This is all pseudocode, but converts fairly easy to other languages. This solution is nonrecursive and operates in linear worst case and average case time.

You are provided with the following functions:

``````function k_swap(n, k1, k2):
temp = n[k1]
n[k1] = n[k2]
n[k2] = temp

int : operator[k]
// gets or sets the kth digit of an integer

property int : magnitude
// the number of digits in an integer
``````

You could do something like the following:

``````int input = [some integer] // input value

int digitcounts[10] = {0, ...} // all zeroes
int digitpositions[10] = {0, ...) // all zeroes
bool filled[input.magnitude] = {false, ...) // all falses

for d = input[i = 0 => input.magnitude]:
digitcounts[d]++ // count number of occurrences of each digit

digitpositions[0] = 0;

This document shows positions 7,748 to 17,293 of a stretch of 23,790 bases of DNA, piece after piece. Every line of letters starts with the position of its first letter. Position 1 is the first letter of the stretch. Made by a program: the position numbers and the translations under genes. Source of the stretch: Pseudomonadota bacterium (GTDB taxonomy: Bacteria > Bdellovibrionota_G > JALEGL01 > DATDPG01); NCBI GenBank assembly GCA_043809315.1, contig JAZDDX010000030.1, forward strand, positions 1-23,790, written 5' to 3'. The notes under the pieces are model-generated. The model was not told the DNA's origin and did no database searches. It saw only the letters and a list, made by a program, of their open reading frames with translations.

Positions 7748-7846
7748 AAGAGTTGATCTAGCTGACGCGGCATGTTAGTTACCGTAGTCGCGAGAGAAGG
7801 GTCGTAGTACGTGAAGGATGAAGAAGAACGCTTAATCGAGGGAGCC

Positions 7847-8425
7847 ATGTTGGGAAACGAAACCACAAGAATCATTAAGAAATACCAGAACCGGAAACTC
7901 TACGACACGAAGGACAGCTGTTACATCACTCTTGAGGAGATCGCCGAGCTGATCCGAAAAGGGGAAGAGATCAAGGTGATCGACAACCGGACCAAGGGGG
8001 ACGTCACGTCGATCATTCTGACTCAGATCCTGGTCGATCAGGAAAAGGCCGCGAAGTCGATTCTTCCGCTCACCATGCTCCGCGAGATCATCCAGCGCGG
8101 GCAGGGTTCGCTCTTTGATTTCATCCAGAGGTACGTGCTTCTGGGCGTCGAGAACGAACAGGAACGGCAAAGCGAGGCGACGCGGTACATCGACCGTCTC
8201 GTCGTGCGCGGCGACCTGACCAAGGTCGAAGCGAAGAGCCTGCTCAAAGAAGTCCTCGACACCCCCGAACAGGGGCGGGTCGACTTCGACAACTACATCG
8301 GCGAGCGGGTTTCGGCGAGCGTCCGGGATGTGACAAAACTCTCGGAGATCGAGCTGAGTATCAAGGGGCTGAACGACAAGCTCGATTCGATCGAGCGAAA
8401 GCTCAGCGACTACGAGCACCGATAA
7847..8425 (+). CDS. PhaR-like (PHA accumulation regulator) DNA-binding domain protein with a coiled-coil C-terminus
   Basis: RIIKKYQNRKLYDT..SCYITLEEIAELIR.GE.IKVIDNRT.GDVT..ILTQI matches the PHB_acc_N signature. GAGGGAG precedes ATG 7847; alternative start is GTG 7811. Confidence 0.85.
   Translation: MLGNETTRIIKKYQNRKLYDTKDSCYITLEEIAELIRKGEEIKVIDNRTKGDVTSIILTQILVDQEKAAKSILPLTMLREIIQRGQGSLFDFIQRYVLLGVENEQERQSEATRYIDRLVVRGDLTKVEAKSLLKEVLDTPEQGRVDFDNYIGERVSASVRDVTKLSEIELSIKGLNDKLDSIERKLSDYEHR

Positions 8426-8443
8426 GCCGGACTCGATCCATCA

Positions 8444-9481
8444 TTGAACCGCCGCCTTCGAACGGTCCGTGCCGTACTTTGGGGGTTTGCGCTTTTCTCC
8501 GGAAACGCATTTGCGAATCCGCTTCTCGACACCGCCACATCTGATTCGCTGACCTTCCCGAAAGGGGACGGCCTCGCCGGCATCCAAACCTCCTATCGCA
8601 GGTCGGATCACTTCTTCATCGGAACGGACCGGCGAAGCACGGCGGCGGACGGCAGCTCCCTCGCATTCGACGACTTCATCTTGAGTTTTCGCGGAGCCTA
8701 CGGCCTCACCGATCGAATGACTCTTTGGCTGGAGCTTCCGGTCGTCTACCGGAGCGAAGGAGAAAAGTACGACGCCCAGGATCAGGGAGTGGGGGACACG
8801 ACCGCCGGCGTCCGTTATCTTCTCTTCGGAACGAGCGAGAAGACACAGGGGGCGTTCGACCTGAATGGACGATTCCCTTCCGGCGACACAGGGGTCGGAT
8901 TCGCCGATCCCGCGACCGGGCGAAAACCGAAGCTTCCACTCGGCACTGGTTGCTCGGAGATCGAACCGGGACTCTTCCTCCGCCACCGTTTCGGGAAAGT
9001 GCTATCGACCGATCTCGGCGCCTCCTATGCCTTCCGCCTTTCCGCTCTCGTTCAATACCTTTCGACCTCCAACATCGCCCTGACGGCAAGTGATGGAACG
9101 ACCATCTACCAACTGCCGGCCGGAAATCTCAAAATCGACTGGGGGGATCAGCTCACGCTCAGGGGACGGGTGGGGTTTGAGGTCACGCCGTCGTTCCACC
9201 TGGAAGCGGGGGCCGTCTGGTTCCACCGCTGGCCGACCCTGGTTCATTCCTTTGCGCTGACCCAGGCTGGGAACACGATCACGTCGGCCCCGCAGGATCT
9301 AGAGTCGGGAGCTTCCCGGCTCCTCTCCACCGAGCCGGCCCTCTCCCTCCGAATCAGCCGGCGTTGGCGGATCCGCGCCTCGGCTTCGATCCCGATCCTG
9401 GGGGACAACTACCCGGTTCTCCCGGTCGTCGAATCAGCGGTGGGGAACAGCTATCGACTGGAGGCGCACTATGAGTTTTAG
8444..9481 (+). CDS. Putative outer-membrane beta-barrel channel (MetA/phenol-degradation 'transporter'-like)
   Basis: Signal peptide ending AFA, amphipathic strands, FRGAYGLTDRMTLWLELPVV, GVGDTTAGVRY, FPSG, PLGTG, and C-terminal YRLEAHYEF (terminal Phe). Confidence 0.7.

for i = 1 => input.magnitude:
digitpositions[i] = digitpositions[i - 1] + digitcounts[i - 1] // output positions

for i = 0 => input.magnitude:
digit = input[i]
if filled[i] == true:
continue
k_swap(input, i, digitpositions[digit])
filled[digitpositions[digit]] = true
digitpositions[digit]++
``````

I'll walk through it with the number `input = 724886771`

``````computed digitcounts:
{0, 1, 1, 0, 1, 0, 1, 3, 2, 0}

computed digitpositions:
{0, 0, 1, 2, 2, 3, 3, 4, 7, 9}

swap steps:
swap 0 with 0: 724886771, mark 0 visited
swap 1 with 4: 724876781, mark 4 visited
swap 2 with 5: 724778881, mark 5 visited
swap 3 with 3: 724778881, mark 3 visited
swap 6 with 2: 728776481, mark 2 visited
swap 7 with 1: 788776421, mark 1 visited
swap 8 with 6: 887776421, mark 6 visited

output number: 887776421
``````

# Edit:

This doesn't address the question correctly. If I have time later, I'll fix it but I don't right now.

-
Seems to work quite nice, but I don't see the limitation to k swaps. Also, what is `digitposition` - did you miss an "s"? – Bergi Aug 29 '12 at 18:15
Probably. I interpreted K-Swap differently than it was intended so the solution is a tad skewed. I'm going to fix it later. – Wug Aug 29 '12 at 18:17